Zambia Sugar 2017 Annual Review – Refocused and Sweetly Re-energized
Agriculture, Zambia Sugar Plc

Sugar production worldwide in 2014/2015, by region (in million metric tons), ranked Africa 6th globally behind the titans of Asia, South America, Europe, North and Central America and the EU. Producing 11.98 million metric tons, according to Statista.com, it is clear that Africa which ranks second in global population by continent provides scale for sugar producers such as ZamSugar (part of the Illovo Group).

Reviewing their recently published 2017 annual report was special for TFHZPC. This is the third time, we have had an opportunity to review the performance of Fidelis Mukutha Banda’s board and management team ledby the astute Rebecca Katowa whose ambitious project we reported on in our 2016 AR review has seen their asset base increase by more than 37% over the last two financial years.

Chairman Fidelis admits that the challenging operating environment that his team had predicted and informed shareholders of came to fruition. Environmental and economic conditions were identified that would hurt the cane grower.However, despite the company being left with no choice but to borrow expensive(57.3% increase in long term debt between 2016 and 2017), they were able to increase operating profit by 25.4%. This is what led to their gearing rising from 85% to 138% over the last two financial years. Due to the industry in which the company is in, it is expected that capital intensive projects need to be pursued in order to ensure that the firm’s resources and capabilities are re-enforced in order to face competitive forces. Furthermore, according to AnalyseAfrica, in 2016 45.7% of Zambians were aged between 0 and 14 years (Population at 16.7 million according to ILO).These are the growth stages of childhood development and arguably the largest consumers of sugar based products. Hence, it is inevitable that ZamSugar must position itself well with changing global trends (First world markets have lost taste for sugar) and have capabilities that can allow it to have product scale and scope that can take advantage of changing consumer needs.

A closer look at the financials showed that Net Finance costs were the elephant on the Income Statement for 2017 as they were up by 111.7%.However, revenue increased by 23% with operating cash flows returning to a healthy positive level with gross margin being maintained in the 40 percentile range. This inspired the 25.4% increase in operating profit. Whilst we continued to analyze the figures, we noted the presence of restatements. Upon review of our prior year analysis of the company, we noted that the 2017 audited financials had to be restated to reflect the effect of the revised International Financial Reporting Standards relating to IAS 16 Property, plant and equipment and IAS 41 Agriculture. According to the AR, “the amendments define a bearer plant and require biological assets that meet the definition of a bearer plant to be accounted for as property,plant and equipment. Bearer plants are measured using either the cost model or the revaluation model and not at fair value as previously measured”. We were surprised that neither the board Chair or the MD made mention of this in their letters to shareholders. Restatements have to be handled with care as they may shake the confidence on an investor as they see value evaporating due to figures going up or going down.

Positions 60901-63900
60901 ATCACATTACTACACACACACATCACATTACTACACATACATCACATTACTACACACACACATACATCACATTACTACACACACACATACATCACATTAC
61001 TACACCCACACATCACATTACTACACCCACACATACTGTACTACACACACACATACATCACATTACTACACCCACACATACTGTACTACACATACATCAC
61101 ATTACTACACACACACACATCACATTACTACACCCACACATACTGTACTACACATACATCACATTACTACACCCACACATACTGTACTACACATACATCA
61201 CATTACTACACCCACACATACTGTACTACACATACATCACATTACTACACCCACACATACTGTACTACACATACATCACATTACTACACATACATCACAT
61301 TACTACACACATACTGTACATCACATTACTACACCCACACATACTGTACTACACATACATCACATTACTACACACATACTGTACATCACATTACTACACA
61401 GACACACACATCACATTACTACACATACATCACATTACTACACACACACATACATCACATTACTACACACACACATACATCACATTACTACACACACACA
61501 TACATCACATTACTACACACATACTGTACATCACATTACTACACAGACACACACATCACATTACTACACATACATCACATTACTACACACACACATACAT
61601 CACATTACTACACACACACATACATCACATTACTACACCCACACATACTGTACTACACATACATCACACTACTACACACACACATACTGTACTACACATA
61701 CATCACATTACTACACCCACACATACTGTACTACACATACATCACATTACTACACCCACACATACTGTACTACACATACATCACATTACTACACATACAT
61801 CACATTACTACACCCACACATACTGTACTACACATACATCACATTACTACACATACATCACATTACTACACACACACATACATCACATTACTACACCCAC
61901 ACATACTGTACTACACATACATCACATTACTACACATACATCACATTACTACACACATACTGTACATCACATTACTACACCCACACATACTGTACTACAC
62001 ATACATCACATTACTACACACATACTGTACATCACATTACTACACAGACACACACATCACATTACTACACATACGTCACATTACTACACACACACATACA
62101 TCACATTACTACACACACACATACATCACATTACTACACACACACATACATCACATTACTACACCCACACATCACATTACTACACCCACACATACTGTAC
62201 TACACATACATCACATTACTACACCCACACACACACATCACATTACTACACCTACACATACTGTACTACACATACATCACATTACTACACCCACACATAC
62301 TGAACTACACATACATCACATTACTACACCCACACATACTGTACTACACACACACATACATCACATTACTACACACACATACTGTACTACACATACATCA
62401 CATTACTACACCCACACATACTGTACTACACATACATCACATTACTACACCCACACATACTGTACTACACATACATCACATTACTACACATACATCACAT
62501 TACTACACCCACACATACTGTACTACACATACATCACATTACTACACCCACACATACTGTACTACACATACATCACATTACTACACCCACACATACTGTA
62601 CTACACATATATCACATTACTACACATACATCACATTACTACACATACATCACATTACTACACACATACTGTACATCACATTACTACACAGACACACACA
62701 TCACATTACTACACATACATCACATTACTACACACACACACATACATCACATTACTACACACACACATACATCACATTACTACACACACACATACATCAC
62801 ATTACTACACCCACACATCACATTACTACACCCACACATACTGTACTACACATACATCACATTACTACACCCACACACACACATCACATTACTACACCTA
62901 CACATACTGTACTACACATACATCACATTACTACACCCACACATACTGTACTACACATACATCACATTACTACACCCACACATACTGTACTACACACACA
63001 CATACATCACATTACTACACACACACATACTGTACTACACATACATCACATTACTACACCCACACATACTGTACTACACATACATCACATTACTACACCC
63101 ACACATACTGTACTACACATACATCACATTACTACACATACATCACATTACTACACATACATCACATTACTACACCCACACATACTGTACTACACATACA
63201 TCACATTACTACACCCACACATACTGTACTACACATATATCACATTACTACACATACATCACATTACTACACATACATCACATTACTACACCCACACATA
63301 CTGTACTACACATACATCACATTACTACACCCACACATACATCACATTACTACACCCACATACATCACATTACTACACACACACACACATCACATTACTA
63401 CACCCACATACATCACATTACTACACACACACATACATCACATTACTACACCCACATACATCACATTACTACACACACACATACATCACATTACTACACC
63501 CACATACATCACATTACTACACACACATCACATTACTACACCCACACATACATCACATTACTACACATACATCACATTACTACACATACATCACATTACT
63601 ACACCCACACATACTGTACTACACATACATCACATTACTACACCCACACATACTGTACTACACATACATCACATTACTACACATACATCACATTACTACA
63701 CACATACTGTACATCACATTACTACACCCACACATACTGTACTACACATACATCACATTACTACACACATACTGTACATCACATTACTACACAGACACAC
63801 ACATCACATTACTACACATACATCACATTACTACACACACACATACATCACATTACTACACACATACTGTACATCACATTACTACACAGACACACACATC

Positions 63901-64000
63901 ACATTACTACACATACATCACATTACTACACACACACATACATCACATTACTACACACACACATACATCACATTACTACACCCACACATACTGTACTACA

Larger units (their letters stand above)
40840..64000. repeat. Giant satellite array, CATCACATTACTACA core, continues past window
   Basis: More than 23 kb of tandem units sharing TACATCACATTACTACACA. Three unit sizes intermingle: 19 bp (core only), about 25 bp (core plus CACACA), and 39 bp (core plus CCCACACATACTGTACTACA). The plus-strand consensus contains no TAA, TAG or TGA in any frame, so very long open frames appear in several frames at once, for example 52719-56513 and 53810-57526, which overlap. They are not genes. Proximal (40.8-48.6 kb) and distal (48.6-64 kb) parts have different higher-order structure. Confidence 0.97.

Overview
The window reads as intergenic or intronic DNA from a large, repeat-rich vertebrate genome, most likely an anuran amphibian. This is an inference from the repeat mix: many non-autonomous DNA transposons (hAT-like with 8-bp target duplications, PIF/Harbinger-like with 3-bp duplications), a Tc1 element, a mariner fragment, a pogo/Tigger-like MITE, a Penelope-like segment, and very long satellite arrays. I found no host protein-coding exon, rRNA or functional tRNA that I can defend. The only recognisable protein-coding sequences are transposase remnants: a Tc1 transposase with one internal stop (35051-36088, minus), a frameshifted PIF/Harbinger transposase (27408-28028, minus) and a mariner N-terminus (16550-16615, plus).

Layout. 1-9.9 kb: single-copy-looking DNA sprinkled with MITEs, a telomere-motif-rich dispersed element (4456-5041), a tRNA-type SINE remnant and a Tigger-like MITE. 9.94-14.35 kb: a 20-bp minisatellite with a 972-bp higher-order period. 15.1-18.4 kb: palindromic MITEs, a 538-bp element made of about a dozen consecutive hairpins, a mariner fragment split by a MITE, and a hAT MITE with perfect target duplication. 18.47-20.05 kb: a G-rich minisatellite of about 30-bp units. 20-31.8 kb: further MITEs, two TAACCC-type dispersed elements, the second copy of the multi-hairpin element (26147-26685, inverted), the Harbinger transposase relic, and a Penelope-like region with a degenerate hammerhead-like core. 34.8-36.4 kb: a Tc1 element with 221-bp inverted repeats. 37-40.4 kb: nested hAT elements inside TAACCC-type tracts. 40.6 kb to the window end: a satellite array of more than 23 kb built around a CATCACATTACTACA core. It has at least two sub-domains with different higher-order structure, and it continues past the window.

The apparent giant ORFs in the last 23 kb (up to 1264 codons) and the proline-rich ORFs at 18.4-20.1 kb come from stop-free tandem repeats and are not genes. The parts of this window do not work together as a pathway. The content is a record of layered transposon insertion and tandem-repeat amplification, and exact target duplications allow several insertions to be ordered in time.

Moving along the financial trail, cost of sales were up by 3.9%. This is on the back of a tough year on the working capital front. The working capital cycle increased by 6 days due to an increase in Inventory days.Inventory on the main was up by 17.2%. The Chairman indicates that reduction in disposable income and a change in the export mix of the product were contributors of this position. However, seeing new markets appears to be hot on the agenda list for Rebecca. Furthermore, there are shared value strategies that company is employing that are changing the face of corporate social responsibility in the sugar business (We have seen this with Airtel, and it works).

Liquidity tests indicate that the company is able to cover its short term liabilities despite the cash crunch of the period under review (Acid test 1.16). Overall, currently liabilities were down 14.1% due to the management decision to opt for longer term debt.

Shareholders will be pleased that the usage of capital has been well maintained with return on capital employed maintaining 18% year on year. Return on equity was negative owing to the negative earnings recorded. However, factor out the expensive money and you have a formidable sugar company. Conversely, leverage being high means they are credit rating is locked. Therefore, Rebecca and her team will be pushing an agenda that will ensure that Return on sales, return on non-current assets (the new machinery) and SGA expenses are kept in check. She hopes her team can achieve this through Project 400 whose theme is aptly titled “on the path to building a thriving business”. Project 400 will employ cost optimization, building resilience for growth and profitability and embedding a cost saving culture. She hopes that this cost base reset project alongside other actions and their continuous efforts to implement more stringent budget and resource allocation, will improve their profitability.

 

Apart from seeking new markets and cost control, a deeper understanding of the health and wellness mega trends will be important. Should consumers seek to opt for less sugar in their tea for health reasons, Rebecca and her team will need to ensure that they fashion a product mix that caters to needs of different consumers. A healthier lifestyle whilst still enjoying sugar will be an interesting paradox to crack.

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